WASHINGTON (AP) – The crown prince of Saudi Arabia likely approved the murder of American journalist Jamal Khashoggi inside the Saudi consulate in Istanbul, according to a recently declassified US intelligence report released Friday. The finding could increase pressure on the Biden administration to hold the kingdom accountable for a murder that sparked widespread outrage in the US and abroad.
Crown Prince Mohammed bin Salman’s public impeachment amounted to an extraordinary reprimand and likely set the tone for the new administration’s relationship with a country that President Joe Biden has criticized but is also seen by the White House in some contexts as a strategic partner. .
The conclusion that the prince approved an operation to kill or capture Khashoggi, a critic of his authoritarian consolidation of power, was based on what intelligence officials know about his role in decision-making within the kingdom, as well as the participation of one of your keys. advisers, Saud al-Qahtani, and members of his protective detachment, according to the report by the Office of the Director of National Intelligence. Officials also took into account the prince’s past support for using violent measures to silence dissidents abroad, according to the report.
As Democrats in Congress clamored for aggressive action, the State Department responded by announcing visa restrictions for 76 Saudi individuals involved in threatening dissidents abroad.
“As a matter of security for everyone within our borders, perpetrators who target perceived dissidents on behalf of any foreign government should not be allowed to reach US soil,” said Secretary of State Antony Blinken.
The declassified document was released a day after a later than usual courtesy call from Biden to Saudi King Salman, although a summary of the conversation at the White House did not mention the murder and said instead that the men had discussed the association. long-standing of countries. . The kingdom’s state Saudi Press Agency also did not mention Khashoggi’s assassination in its report on the call, instead focusing on regional issues such as Iran and the ongoing war in Yemen.
The softer tone of the call contrasted with Biden’s promise as a candidate to make Saudi Arabia “an outcast” for the assassination.
Once in office, Biden has said that he will maintain whatever scale of relations with Saudi Arabia require the interests of the United States. He also ordered an end to US support for the Saudi-led bombing campaign in Yemen and said he would stop the sale of offensive weapons to Saudi Arabia. He has given few details about what weapons and support he meant.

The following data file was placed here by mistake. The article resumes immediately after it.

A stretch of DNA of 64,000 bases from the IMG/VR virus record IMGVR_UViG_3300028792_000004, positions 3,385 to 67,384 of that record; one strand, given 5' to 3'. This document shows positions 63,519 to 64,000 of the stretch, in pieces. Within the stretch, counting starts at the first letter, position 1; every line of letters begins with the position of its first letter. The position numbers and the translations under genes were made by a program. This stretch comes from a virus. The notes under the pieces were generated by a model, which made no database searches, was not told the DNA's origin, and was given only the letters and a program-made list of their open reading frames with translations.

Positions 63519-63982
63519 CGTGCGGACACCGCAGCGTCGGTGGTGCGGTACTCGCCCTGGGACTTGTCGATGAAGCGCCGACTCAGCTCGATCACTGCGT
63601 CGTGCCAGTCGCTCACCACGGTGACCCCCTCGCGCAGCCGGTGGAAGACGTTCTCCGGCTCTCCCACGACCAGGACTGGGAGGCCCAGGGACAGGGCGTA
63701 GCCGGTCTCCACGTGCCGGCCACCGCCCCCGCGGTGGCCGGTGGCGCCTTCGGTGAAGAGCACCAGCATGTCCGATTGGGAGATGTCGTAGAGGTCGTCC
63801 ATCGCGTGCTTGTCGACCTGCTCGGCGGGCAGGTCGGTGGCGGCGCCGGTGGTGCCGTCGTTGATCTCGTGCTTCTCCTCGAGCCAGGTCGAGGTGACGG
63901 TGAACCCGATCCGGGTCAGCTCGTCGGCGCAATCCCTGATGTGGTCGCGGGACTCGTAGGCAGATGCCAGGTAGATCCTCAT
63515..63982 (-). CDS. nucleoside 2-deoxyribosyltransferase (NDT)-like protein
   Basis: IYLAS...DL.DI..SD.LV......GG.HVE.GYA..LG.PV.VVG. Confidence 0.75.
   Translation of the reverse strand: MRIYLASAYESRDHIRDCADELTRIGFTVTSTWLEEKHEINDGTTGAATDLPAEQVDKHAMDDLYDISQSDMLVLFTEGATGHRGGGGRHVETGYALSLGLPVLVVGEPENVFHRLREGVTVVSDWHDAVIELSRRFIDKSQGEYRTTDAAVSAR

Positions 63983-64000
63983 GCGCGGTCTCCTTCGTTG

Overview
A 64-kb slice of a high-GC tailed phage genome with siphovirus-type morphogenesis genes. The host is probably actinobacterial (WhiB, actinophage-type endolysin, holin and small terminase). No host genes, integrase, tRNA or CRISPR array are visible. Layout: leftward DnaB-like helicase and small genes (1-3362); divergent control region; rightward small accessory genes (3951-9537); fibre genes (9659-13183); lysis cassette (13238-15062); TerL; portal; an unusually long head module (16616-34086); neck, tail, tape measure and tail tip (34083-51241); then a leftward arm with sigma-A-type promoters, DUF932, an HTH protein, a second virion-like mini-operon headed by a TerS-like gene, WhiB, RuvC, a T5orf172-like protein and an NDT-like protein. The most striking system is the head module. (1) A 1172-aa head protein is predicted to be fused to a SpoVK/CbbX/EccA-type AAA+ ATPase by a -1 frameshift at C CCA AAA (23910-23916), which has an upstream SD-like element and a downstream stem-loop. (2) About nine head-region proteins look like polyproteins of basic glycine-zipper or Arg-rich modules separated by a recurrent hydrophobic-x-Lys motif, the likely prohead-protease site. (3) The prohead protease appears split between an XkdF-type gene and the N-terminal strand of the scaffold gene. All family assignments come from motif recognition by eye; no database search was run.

White House press secretary Jen Psaki told reporters on Friday that the administration has made it clear that it will “recalibrate our relationship” with Saudi Arabia.
Meanwhile, Democrats pushed for strong action.
Representative Adam Schiff, chairman of the House Intelligence Committee, urged the Biden administration to ensure that the report creates “serious repercussions against all responsible parties it has identified, and also to reassess our relationship with Saudi Arabia. “. And Senator Ron Wyden, a member of the Oregon Democratic and Intelligence Committee, called for consequences for the prince, such as sanctions, as well as for the Saudi kingdom as a whole.
Khashoggi had gone to the Saudi consulate to collect the necessary documents for his wedding. Once inside, he was killed by more than a dozen Saudi intelligence and security officials and others who had gathered before his arrival. Surveillance cameras had tracked his route and those of his suspected killers in Istanbul in the hours leading up to his murder.
A Turkish bug planted in the consulate reportedly captured the sound of a forensic saw, operated by a Saudi colonel who was also a forensic expert, dismembering Khashoggi’s body an hour after he entered the building. The whereabouts of his remains are unknown.
The prince said in 2019 that he took “full responsibility” for the killing, as it occurred under his command, but denied ordering it. Saudi officials have said that Khashoggi’s assassination was the work of rogue Saudi intelligence and security officials. Saudi Arabian courts announced last year that they had sentenced eight Saudi nationals to prison for Khashoggi’s murder. They were not identified.
Associated Press reporters Ellen Knickmeyer in Oklahoma City and Aamer Madhani in Chicago contributed to this report.